Diane and her friend Chuck Cheatham at PurpleStride Silicon Valley.

Diane and her friend Chuck Cheatham at PurpleStride Silicon Valley.

On August 8th 2016, I’ll celebrate the TENTH anniversary of my Whipple surgery! Here is my story.

I knew something was really wrong. My skin and eyes turned yellow. I immediately went to see my doctor to get some answers and I was diagnosed with pancreatic cancer. Prior to that, I had considered myself very healthy. I’ve always been physically active. I never smoked nor been overweight. I had recently had a little weight loss, but who wouldn’t welcome that? How and why had this deadly cancer attacked me? I was shocked.

Shortly thereafter, I was lucky to qualify for the Whipple procedure. I was also lucky to find a gifted, experienced surgeon at a high-volume pancreatic cancer hospital. This is an extremely important pairing as you evaluate your options. Some states maintain a public record of the number of major surgeries, including Whipple surgeries, which are performed in hospitals throughout the state. A Patient Central Associate at the Pancreatic Cancer Action Network can help you with this.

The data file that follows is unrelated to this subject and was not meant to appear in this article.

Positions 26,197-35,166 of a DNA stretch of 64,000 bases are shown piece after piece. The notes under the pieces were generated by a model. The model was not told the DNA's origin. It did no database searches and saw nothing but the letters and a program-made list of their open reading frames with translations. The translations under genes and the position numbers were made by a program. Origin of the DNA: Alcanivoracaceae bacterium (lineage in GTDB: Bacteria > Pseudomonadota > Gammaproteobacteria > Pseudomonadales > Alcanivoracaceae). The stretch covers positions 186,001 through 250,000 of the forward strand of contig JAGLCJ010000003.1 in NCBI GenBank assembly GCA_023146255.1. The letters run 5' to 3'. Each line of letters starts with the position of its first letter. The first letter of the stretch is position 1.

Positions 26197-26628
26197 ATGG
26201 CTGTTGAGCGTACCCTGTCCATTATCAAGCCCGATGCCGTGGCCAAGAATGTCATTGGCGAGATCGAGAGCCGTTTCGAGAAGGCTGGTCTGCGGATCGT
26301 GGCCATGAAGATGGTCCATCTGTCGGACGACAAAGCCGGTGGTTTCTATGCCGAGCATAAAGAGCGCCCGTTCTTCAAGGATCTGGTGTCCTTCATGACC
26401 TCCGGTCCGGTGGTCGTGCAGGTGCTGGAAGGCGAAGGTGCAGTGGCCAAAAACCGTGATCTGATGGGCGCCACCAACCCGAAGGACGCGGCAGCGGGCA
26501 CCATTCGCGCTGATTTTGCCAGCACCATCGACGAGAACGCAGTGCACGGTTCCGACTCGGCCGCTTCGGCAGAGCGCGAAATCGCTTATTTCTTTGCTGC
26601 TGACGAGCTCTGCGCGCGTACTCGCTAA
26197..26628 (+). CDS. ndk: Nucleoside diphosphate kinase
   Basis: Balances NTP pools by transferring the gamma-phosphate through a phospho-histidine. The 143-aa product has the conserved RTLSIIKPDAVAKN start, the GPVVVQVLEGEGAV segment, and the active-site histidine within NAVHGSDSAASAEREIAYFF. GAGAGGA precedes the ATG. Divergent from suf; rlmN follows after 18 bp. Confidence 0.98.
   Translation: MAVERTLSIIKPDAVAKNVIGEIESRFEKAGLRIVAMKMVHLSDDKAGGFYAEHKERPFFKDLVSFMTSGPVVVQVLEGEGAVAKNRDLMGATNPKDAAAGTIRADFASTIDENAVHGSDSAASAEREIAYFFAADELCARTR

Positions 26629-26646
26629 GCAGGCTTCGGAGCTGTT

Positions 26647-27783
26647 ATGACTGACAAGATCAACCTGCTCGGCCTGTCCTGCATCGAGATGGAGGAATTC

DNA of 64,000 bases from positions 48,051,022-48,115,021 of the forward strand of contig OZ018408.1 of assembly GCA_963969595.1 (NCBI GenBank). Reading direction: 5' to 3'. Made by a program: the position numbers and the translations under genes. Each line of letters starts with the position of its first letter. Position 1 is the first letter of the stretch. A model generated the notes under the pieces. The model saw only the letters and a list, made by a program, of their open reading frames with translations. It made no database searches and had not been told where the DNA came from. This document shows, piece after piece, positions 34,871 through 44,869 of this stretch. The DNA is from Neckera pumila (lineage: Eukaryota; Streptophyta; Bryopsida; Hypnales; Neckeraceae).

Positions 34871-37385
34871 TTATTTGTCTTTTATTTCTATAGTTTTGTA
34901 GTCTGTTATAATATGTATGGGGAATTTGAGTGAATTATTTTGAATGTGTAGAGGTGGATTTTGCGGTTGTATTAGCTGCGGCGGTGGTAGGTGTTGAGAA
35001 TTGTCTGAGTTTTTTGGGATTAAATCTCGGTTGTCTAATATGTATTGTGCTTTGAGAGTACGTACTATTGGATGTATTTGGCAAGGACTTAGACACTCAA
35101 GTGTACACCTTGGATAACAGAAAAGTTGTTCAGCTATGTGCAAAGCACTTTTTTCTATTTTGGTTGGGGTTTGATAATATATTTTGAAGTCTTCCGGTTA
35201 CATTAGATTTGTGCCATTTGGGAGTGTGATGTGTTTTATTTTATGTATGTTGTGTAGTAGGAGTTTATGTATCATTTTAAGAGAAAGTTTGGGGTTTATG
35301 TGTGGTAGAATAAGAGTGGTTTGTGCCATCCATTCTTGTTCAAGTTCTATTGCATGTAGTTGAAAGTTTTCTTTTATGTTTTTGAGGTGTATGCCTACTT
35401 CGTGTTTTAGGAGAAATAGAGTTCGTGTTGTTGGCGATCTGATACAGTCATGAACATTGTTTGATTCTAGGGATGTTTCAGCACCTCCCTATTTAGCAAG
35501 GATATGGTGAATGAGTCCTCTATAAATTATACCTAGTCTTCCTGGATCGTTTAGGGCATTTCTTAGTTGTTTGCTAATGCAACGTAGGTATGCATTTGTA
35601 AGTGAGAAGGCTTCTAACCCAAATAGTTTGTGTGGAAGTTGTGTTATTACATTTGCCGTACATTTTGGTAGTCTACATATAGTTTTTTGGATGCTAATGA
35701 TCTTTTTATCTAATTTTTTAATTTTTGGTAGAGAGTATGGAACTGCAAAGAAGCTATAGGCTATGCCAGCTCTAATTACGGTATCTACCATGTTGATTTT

Diane at Advocacy Day 2013.

Diane at Advocacy Day 2013.

Within weeks of my surgery, I began six months of chemotherapy and for the next five years I was followed closely with blood tests and scans. And after that – nothing. I didn’t think I was “cured” because I know the monster can return. But for now, I am cancer-free.

During my cancer journey, my family and friends have been a source of enormous comfort, encouragement and support. I had my medical team and my cheering team, all with the single outlook that I would survive.

I remember lying in the hospital and wondering if I would be so fortunate to survive long enough so that my five grandchildren would remember me. Three of them were quite young. Today there are seven grandchildren, and the youngest is 9. I know I have had an impact on their lives.